Just a couple years ago, most Americans assumed that Nazis had been firmly relegated to the past, never to reappear outside the confines of history books. When Nazis did preoccupy the American mind they kindly restricted themselves to playing the role of evil villains in video games or on the silver screen. Unlike the fictitious Nazis of our entertainment media whose escapades always ended in defeat, the explosion of neo-Nazis after the electoral victory of Donald Trump mainstreamed the alt-right two years ago presents the first real chance for the vast majority of Americans to confront a Nazi in person. After the Unite the Right rally in Charlottesville last summer ended with a white supremacist murdering a peaceful protester, the question of how to deal with Nazis has rebounded back to relevance for the first time in over seven decades.
The far-right loves to provoke. They live off of alarming and outraging headlines that win them the publicity they use to fundraise and recruit. Anyone who has ever listened to American intelligence officials talk about Al-Qaeda or Islamic State will recognize this is the go-to strategy of any extremist group. Most far-right provocations in America take place online through racist, neo-Confederate, and anti-semitic Facebook groups or Twitter rants. However, these movements of hate also frequently spill over into the real world. A prime example of such childish provocation came last September when a neo-Nazi walked around downtown Seattle in a leather jacket and a swastika armband “spewing racist vitriol” and hoping to get a reaction. By the time police arrived, the neo-Nazi had been punched to the ground and America was once again convulsed with the debate of whether one should or should not punch Nazis.
Germans have been grappling with their own far-right populist insurgency ever since the AFD, short for die Alternative für Deutschland / “the Alternative for Germany,” metastasized from an austerity-minded, anti-Euro movement to a party of xenophobic, homophobic, and pro-Putin trolls. Since the 2015 wave of refugees who fled Syria’s civil war and sought asylum in Europe, the normally bland world of German politics has been set ablaze by questions of how to differentiate between economic immigrants and fleeing refugees, whether Islam has a place in German society, and how a country that has spent the last 70 years atoning for Nazism should handle the resurgence of a far-right political party.
The people of Berlin have the answer.
Seeking to show off its newfound power after becoming the main opposition party in Germany’s Bundestag, or parliament, in 2017, the AFD declared it would host a march on the capital and invited its supporters to flood Berlin on May 27. In response 70 of Berlin’s most beloved clubs decided to close their doors in May that day and instead throw a party to celebrate everything they love about Berlin and Germany. “We’re everything the Nazis aren’t: We’re progressive, queer, feminist, anti-racist, inclusive, colorful, and we have unicorns,” stated the clubs as they called on their fans to join them in a day of peaceful protest through partying. Under the motto “No Dancefloor for Nazis: Let’s Blow the AFD Away with our Bass,” Berlin’s response to the far-right was born.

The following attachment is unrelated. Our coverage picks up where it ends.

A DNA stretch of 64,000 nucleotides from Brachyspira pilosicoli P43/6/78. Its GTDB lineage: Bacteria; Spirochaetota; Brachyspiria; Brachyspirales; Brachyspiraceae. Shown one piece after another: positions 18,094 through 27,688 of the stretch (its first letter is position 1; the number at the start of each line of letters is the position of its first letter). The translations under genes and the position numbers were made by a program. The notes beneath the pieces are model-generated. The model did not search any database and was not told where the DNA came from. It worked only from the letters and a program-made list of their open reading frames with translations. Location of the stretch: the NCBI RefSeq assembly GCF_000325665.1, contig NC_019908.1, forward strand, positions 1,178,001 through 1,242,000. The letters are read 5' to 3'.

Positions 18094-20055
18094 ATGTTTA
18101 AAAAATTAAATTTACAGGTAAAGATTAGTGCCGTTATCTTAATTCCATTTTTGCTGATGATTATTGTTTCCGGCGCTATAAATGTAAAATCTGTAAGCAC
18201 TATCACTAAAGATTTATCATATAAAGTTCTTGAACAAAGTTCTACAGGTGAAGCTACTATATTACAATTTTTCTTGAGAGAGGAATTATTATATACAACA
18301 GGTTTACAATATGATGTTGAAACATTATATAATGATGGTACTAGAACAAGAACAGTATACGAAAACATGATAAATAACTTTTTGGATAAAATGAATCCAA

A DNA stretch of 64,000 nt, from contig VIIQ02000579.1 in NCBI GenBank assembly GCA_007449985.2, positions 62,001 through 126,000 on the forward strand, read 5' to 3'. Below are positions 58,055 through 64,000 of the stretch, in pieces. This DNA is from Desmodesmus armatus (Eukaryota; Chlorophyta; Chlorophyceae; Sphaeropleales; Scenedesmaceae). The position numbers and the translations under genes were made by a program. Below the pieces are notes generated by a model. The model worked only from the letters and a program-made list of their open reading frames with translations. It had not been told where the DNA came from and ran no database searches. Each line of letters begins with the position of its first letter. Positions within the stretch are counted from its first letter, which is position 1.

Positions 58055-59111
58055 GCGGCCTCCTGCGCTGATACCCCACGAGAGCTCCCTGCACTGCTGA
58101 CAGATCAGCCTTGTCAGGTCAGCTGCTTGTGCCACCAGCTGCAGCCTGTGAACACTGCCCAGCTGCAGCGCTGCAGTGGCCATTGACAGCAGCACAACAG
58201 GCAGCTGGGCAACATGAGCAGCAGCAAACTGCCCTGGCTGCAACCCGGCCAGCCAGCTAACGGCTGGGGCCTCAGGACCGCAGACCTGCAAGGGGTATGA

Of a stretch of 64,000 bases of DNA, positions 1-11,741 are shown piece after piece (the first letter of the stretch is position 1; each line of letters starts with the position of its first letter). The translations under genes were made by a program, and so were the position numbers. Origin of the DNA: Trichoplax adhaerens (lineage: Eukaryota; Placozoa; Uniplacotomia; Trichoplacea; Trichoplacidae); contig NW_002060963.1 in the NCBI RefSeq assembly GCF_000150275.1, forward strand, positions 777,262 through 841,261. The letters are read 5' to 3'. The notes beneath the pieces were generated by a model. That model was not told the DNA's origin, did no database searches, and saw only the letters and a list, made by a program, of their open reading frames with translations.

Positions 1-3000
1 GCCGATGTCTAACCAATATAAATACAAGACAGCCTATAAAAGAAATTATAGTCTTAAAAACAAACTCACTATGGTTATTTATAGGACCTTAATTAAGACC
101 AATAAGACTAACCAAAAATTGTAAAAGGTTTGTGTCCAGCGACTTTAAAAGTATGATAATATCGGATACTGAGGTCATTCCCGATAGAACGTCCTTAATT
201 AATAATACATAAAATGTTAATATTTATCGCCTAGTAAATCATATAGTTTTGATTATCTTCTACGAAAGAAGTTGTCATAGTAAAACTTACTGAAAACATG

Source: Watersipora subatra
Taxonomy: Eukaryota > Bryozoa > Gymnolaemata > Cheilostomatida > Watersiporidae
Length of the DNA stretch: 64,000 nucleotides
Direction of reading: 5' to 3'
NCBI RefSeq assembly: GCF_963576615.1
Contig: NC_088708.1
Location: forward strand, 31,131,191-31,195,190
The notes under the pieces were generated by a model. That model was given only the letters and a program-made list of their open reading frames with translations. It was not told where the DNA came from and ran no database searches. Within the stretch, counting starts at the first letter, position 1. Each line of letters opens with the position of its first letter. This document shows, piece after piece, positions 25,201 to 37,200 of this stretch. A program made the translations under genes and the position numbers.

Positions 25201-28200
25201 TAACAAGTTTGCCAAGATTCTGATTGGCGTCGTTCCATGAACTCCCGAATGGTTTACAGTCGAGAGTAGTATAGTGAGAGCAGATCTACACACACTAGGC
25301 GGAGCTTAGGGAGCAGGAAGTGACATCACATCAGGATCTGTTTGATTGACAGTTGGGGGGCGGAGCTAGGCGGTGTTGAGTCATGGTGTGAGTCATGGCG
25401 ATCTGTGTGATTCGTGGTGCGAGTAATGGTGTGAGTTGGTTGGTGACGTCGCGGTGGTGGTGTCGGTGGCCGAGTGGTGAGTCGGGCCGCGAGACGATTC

The AFD wanted their march to send a message to Angela Merkel and to set the tone in the capital in time for the beginning of the 2018 German legislative session. Through its calls to action on social media, the AFD claims it was able to rally 8,000 supporters to the march—less than 0.01 percent of the German population. Any American, however, is well-aware that the far-right likes to overstate their crowd sizes. Indeed, Berlin state police who closely monitored the event revealed that only 5,000 people were in attendance.
On the same day, the clubs’ Fest der Offenheit, or “Party of Openness,” sprawled across central Berlin from the Brandenburg Gate to the Victory Column in the middle of Tiergarten park. The clubs even organized a parade that featured 32 colorfully decorated floats, all blasting loud techno, house, or trance beats. In total, roughly 70,000 people turned out on Berlin’s streets to dance for hours, covered in glitter, and to show the AFD where they belong: on the sidelines of German politics.
Following their monumental embarrassment, the AFD then turned to another one of the far-right’s favorite tricks: playing the victim. They complained their “Meinungsfreiheit”—the German right to an opinion—and their right to protest had been infringed upon by the clubbers. Supporters of an open, welcoming Germany retorted that “Hate was never an opinion, hate isn’t an opinion, and hate will never be an opinion because hate isn’t reflective or constructive the way opinions are.” The partiers never intruded upon the AFD march; they simply disrupted it with their loud bass beats and stole the headlines.
Berliners are renown for their “Schnauze”—the gruff, charming, and humorful way in which residents of the capital approach life and each other. It’s no wonder Berliners would choose to take down the far-right with their unique combination of confidence and wit. Last month while the leader of the AFD was swimming at a local lake, a Berliner stole his clothes and ran away crying, “No swimming fun for Nazis!” While we in America argue over whether it’s OK to punch Nazis, Berliners will continue to show us the way by partying, making jokes, and exposing the far-right as the ludicrous movement it is.